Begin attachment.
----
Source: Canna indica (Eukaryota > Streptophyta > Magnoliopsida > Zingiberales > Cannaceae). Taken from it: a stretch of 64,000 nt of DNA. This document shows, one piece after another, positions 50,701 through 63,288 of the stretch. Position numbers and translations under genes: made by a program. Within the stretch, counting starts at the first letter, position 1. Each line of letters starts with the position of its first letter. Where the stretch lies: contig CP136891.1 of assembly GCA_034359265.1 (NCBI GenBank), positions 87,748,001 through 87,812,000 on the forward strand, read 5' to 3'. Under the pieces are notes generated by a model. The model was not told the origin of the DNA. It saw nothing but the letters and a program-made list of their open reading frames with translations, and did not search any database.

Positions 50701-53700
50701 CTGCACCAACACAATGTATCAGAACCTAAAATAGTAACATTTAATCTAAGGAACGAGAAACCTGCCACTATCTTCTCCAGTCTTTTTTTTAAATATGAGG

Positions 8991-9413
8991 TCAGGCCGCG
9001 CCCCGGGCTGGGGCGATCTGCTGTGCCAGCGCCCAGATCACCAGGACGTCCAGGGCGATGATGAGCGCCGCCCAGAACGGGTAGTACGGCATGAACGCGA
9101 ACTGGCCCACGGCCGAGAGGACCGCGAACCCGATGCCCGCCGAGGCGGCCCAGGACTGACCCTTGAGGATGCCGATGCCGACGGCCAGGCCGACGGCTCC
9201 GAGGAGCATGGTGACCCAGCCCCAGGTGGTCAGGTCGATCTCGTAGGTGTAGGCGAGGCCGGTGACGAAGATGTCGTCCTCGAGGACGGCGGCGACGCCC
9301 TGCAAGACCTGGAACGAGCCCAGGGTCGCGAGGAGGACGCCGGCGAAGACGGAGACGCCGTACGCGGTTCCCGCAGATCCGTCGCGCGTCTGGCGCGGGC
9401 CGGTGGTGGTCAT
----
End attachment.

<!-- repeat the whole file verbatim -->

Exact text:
Source: Canna indica (Eukaryota > Streptophyta > Magnoliopsida > Zingiberales > Cannaceae). Taken from it: a stretch of 64,000 nt of DNA. This document shows, one piece after another, positions 50,701 through 63,288 of the stretch. Position numbers and translations under genes: made by a program. Within the stretch, counting starts at the first letter, position 1. Each line of letters starts with the position of its first letter. Where the stretch lies: contig CP136891.1 of assembly GCA_034359265.1 (NCBI GenBank), positions 87,748,001 through 87,812,000 on the forward strand, read 5' to 3'. Under the pieces are notes generated by a model. The model was not told the origin of the DNA. It saw nothing but the letters and a program-made list of their open reading frames with translations, and did not search any database.

Positions 50701-53700
50701 CTGCACCAACACAATGTATCAGAACCTAAAATAGTAACATTTAATCTAAGGAACGAGAAACCTGCCACTATCTTCTCCAGTCTTTTTTTTAAATATGAGG

Positions 8991-9413
8991 TCAGGCCGCG
9001 CCCCGGGCTGGGGCGATCTGCTGTGCCAGCGCCCAGATCACCAGGACGTCCAGGGCGATGATGAGCGCCGCCCAGAACGGGTAGTACGGCATGAACGCGA
9101 ACTGGCCCACGGCCGAGAGGACCGCGAACCCGATGCCCGCCGAGGCGGCCCAGGACTGACCCTTGAGGATGCCGATGCCGACGGCCAGGCCGACGGCTCC
9201 GAGGAGCATGGTGACCCAGCCCCAGGTGGTCAGGTCGATCTCGTAGGTGTAGGCGAGGCCGGTGACGAAGATGTCGTCCTCGAGGACGGCGGCGACGCCC
9301 TGCAAGACCTGGAACGAGCCCAGGGTCGCGAGGAGGACGCCGGCGAAGACGGAGACGCCGTACGCGGTTCCCGCAGATCCGTCGCGCGTCTGGCGCGGGC
9401 CGGTGGTGGTCAT